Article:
Many grand pianos feature a lock which can be used to hold the lid down over the keyboard, to prevent people from playing it. This can be a convenient way to prevent unwanted performances, if you own the piano and have the key. If you've lost your key, however, or are attempting to play a guerrilla sonata on a friend's piano, being able to pick the lock is a very handy skill to have.
Things You'll Need
- Hook Pick
- Torsion Wrench
Insert the torsion wrench into the keyhole and twist it. This will apply torsion to the lock. Maintain this pressure during the entire picking process.
Stick the hook pick in beside the wrench and feel around for the tumbler. Press upward on the tumbler closest to you until it reaches the correct height. If there are multiple tumblers, the lock will turn slightly and allow you to engage the next tumbler. If the piano has a single-tumbler lock, the lock will open.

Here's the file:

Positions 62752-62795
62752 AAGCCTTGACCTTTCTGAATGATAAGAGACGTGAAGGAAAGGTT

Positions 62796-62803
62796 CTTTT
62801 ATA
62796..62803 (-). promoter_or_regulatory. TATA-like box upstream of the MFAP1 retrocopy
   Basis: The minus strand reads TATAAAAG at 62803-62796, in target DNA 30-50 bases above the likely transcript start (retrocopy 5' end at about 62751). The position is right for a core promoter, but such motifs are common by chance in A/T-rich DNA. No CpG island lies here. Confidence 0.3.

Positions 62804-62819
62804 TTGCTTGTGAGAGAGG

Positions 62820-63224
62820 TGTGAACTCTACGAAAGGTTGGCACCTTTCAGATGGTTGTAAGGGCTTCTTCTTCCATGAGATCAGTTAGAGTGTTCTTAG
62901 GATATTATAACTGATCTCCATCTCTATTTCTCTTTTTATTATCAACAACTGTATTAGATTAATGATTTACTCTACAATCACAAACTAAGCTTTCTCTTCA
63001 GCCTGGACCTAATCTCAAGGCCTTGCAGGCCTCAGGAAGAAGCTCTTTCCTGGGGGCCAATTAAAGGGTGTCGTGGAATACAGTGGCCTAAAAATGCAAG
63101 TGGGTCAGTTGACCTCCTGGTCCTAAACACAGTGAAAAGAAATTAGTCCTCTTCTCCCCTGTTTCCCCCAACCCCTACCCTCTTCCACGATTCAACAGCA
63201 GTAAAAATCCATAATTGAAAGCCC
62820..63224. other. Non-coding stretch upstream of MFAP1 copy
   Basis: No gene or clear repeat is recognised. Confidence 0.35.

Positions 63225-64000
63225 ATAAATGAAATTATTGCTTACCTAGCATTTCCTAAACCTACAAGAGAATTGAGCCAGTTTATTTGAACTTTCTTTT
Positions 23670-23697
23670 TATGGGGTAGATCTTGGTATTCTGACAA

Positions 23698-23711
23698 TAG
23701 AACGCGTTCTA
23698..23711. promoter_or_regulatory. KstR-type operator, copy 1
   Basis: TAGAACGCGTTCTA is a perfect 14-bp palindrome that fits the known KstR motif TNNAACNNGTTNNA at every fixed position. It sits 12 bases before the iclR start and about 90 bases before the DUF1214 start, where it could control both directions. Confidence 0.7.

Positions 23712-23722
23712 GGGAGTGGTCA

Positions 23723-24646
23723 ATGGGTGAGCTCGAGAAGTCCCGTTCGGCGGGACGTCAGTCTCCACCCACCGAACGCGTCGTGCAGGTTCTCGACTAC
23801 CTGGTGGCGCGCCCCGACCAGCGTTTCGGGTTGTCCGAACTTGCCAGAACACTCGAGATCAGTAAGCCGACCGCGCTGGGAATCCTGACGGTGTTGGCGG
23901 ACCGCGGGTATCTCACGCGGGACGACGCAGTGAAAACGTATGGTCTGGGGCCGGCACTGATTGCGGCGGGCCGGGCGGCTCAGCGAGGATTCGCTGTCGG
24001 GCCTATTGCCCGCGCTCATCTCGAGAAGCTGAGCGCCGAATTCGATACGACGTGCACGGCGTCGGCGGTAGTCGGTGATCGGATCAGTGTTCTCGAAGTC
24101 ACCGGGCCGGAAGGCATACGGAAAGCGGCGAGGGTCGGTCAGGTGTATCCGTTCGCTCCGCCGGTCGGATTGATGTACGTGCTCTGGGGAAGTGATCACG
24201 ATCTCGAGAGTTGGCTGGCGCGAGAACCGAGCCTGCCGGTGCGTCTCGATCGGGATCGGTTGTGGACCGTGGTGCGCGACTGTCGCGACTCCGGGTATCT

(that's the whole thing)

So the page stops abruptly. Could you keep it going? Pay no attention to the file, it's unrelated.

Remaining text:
Carefully remove the wrench and pick. Lift the piano's lid to play it.
Most Steinway piano locks are virtually identical, which means that you can simply buy a replacement key or use a key from another piano to open yours, instead of purchasing a set of lockpicks. Other manufacturers may have a similar situation.
Consult the laws in your area regarding the possession and use of lockpicks, especially if you're attempting to open someone else's piano. Piano-lock picking is a special case, since the only theft picking the lock could possibly facilitate is that of silence, but it's still far better to be safe than sorry.
Mark Keller has been writing everything from short stories to political commentary over the course of the past decade. He has written professionally since 2009 with articles appearing on LibertyMaven.com, Penguinsightings.org, Pepidemic.com and various other websites. He is a theater major at Hillsdale College in Michigan.